The Christian mystic Hildegrad von Bingen thought of herself as being “a feather on the breath of God.”  I read  this quote in David Benner book “Soulful Spirituality.”  In this very helpful book on the spiritual life, Benner is making the point that the Spirit of God invites us to live “in the place of airy spaciousness and lightness of being.”  I personally was struck by the idea of  “spaciousness and lightness of being.”  Much of my spiritual journey as been heaviness, in which I have worked hard at being “spiritual,” while trying to understand what is going on in my soul.  I would say that a lot of men reading this blog are in the same place as I have been in for most of my life.  Your journey is one of “heaviness” rather then “lightness.”  The words of Jesus seem far from our experience, “Come to me, all you who are weary and burdened, and I will give you rest” (Matt 11:28). 

It is not healthy for our spiritual life when our journey becomes to substantial, that is, weighed down with our performance and understanding.  We can become burdened by our need to cling to our understanding, our explainations, our experiences, our habits and disciplines, and our beliefs.  These all can weigh us down and close us off from the awarenss of God “real presence” in our lives.  This mayh produce a be a kind of heaviness that will discourage a man to the point of either giving up or “going into coast.”  

What we need to embrace is “a spirituality of lightness” in which we practice a detachment from our need to know and control our relationship and understanding of God.  “Real faith,” says Benner, “is rooted in being willing to acknowledge our fundamental inability to know much about ultimate things.”  We learn to become content with living in a “cloud of unknowing.”   A lightness is produced in our souls when we can learn to trust God as a little child.  Jesus tells us, “I praise you, Father, Lord of heaven and earth, because you have hidden these things from the wise and learned, and revealed them to little Children.”   Our task is to let go and let God do his work, becoming like a weaned child.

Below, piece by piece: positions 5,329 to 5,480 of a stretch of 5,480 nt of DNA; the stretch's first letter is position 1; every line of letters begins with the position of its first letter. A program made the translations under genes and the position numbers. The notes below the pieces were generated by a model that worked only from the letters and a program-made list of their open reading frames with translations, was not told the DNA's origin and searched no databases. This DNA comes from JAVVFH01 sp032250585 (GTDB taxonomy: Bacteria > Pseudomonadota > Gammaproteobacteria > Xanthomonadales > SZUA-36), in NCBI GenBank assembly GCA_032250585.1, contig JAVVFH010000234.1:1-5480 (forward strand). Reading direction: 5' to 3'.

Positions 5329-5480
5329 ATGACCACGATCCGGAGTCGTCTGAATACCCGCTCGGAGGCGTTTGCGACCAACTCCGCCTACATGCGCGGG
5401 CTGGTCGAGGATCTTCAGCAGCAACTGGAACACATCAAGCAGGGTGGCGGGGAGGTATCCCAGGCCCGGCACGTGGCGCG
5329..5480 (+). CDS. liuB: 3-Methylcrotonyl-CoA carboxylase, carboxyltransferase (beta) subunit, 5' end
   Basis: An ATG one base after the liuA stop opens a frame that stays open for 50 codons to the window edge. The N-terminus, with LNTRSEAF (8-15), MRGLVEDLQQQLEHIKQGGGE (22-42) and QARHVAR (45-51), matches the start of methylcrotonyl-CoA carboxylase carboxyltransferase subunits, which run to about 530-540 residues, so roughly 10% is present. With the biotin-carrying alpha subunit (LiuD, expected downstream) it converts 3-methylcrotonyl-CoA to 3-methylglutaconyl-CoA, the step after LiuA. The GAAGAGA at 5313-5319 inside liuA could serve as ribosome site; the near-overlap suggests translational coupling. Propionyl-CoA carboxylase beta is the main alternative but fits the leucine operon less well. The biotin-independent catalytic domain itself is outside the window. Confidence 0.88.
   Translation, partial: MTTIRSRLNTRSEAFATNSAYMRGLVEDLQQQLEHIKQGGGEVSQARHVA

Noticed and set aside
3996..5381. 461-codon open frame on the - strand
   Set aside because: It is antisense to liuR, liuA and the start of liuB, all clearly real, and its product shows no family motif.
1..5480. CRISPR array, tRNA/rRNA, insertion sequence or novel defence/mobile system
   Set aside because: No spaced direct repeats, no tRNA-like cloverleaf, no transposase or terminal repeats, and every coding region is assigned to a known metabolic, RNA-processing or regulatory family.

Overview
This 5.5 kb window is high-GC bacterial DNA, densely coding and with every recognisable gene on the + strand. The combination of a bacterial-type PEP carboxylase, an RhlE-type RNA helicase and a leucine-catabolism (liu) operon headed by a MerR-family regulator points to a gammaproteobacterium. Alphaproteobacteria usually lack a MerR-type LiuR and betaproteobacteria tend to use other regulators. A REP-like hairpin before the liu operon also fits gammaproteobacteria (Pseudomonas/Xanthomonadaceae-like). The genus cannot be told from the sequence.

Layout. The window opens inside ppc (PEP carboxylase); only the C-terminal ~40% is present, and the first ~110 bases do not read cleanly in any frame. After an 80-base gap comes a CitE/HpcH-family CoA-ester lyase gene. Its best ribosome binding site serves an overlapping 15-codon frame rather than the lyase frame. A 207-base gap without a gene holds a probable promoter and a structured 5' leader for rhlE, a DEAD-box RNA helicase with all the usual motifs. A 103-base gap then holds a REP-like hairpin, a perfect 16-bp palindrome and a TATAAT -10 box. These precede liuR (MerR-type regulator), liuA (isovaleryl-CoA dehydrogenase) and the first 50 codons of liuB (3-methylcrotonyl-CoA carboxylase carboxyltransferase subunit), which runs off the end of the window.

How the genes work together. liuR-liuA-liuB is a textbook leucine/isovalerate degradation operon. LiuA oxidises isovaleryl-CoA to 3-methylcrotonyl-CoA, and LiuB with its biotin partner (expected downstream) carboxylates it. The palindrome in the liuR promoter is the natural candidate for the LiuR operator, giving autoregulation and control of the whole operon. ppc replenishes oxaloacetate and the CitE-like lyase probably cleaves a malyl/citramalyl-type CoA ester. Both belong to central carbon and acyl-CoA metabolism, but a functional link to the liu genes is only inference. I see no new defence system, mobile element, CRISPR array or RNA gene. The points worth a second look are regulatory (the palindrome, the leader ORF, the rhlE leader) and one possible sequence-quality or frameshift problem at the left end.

Further, Benner makes this remarkable statement. “Authentic spirituality grows out of emptiness , not fullness.”   Because we often are so full with our own thoughts, experiences, and emotion, we are not aware of our deeper hunger for God. along with being aware of his still, small voice.  We are so weighed down with our own understanding of ourselves and God, that we are not able to experience “actual lightness of being.” There can be men reading this blog today, who have been trying hard to be a “spiritual” and “godly” man.  But it can be more of your doing, and not that of the Spirit’s work in your life.”  Don’t be afraid of seeming empty.  If your focus is on Jesus and your intent is to know him, he will keep filling you.  But the hunger and longing to know God more will always persist.  Beware when  you think you are filled spiritually.  That is an illusion of your own making. 

“Spirituality that supports the human journey,” observes Benner, “will always be rooted in a life that is open to the vitalizing and transformative breath of the Spirit and to the mysteries of life and faith.”  A posture such as this will leave room for mystery and the surprises of God in our lives.  So men, I encourage you to ponder the reality of lightness in your walk with God.  Embrace the reality of being empty.  Pray for a heart that can trust what God is doing in your heart.  Embrace the longing that produces that emptiness in your soul.  God will continue to fill you with his presence.